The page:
1829 Gennaro Fabricatore II

Naples, Italy 

Gennaro Fabricatore II (1800–1853) was the son of the violin and guitar maker Gennaro Fabricatore I, and the grandnephew of the pioneering luthier Giovanni Battista Fabricatore, credited with crafting the first six single-string guitars in the latter part of the eighteenth century. Gennaro II made violins and cellos but like most members of the Fabricatore family, he is best remembered for his guitars.

Date 1829
Location Naples, Italy
Length of Guitar 933mm
String Length 646mm
Upper Bout Width 238mm
Waist Width 170mm
Lower Bout Width 305mm
Side Depth at Waist 85mm
Soundboard: Spruce | Back: Curly Maple | Sides: Curly Maple | Details: Ornate, hand-cut ebony appliqué applied to the soundboard adorned with mother of pearl inlay.

Maker Biography

Performance Video

The Fabricatores were based in Naples and ran ateliers producing guitars under the name Gennaro Fabricatore without crediting either Gennaro I or Gennaro II as the maker on their labels. “Gennaro Fabricatore” was marketed as a brand just as “Martin” is a brand used today by C. F. Martin & Co., who sells guitars without identifying the actual builder(s) on their interior stamps.

Based on the date and address of the 1829 Fabricatore in the Austin-Marie Collection, it is likely this guitar was made in the shop of Gennaro II. It is a premium model adorned with mother of pearl inlay bordering the entire spruce soundboard. The inlay motif continues up both sides of the neck before cresting at the top of the peg headstock. The ebony bridge mustache appliqué is quite ornate, typical of many of Fabricatore’s guitars. The sides and one-piece back are made of curly maple.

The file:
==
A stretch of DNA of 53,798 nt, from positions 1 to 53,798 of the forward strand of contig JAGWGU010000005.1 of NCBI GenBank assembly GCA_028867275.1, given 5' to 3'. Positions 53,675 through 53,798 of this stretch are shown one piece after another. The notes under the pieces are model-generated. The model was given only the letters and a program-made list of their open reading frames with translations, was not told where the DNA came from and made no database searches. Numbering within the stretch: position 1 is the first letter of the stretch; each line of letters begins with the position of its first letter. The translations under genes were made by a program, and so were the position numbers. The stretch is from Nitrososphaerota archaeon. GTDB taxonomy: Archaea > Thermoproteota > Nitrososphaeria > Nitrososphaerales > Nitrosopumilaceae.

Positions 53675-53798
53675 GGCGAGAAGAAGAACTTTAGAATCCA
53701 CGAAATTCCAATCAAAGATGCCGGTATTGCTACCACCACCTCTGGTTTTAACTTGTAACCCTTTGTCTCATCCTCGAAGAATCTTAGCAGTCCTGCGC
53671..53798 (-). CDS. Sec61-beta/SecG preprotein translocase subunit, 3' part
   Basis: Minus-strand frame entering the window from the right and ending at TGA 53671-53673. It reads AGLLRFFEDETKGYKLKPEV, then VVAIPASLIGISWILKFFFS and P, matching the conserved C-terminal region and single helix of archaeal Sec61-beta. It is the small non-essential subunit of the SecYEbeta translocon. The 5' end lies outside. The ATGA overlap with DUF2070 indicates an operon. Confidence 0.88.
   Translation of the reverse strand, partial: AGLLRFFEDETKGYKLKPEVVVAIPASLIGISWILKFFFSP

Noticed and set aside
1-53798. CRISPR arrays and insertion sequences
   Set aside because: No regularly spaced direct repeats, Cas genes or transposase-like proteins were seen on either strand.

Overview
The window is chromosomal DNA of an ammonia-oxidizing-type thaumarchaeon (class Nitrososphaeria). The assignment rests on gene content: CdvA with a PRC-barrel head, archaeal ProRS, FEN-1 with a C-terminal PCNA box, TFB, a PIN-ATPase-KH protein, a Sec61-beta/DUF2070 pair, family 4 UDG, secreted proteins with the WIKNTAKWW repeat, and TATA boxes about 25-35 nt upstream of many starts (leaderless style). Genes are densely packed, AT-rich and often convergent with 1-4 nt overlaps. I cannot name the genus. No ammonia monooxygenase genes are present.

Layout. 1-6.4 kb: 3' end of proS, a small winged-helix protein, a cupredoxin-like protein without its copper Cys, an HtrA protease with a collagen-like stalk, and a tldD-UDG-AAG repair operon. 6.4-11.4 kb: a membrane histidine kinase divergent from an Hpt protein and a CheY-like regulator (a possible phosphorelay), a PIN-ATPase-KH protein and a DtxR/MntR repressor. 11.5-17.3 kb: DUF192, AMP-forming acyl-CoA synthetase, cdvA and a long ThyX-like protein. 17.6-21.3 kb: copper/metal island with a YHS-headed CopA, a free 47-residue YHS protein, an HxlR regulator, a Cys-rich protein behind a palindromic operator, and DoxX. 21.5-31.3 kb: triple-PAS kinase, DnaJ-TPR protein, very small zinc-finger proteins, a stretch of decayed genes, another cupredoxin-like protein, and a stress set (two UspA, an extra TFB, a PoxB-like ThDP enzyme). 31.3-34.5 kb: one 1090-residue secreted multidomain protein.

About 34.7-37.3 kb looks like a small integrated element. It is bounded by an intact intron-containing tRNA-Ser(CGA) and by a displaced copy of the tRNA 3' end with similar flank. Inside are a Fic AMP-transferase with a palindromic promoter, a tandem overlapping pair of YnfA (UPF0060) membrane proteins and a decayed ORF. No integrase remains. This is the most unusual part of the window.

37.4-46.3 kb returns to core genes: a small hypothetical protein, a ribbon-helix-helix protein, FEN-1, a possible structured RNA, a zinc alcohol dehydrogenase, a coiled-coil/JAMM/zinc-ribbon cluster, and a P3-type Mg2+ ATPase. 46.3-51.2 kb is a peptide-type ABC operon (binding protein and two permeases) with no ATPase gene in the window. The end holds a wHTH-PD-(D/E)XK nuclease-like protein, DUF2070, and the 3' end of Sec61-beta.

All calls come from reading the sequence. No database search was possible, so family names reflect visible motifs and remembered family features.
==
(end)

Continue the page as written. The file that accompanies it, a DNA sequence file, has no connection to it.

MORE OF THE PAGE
Mauro Giuliani played a Fabricatore guitar, and it is well documented that the violin virtuoso Niccolò Paganini owned (and signed) a Gennaro Fabricatore guitar from 1826.

The earlier contributions by Fabricatore family members to the evolution of guitar design are unparalleled, but their later instruments were somewhat outdated by comparison. Elaborate inlays with bridge mustachios, embedded necks that met the body before the octave (or 12th fret), friction pegs, one-piece backs, etc. were all design elements that became increasingly outdated during the second quarter of the nineteenth century. Nevertheless, we know that the Fabricatores continued manufacturing quality instruments up until 1854, when we find the last surviving guitar bearing their label.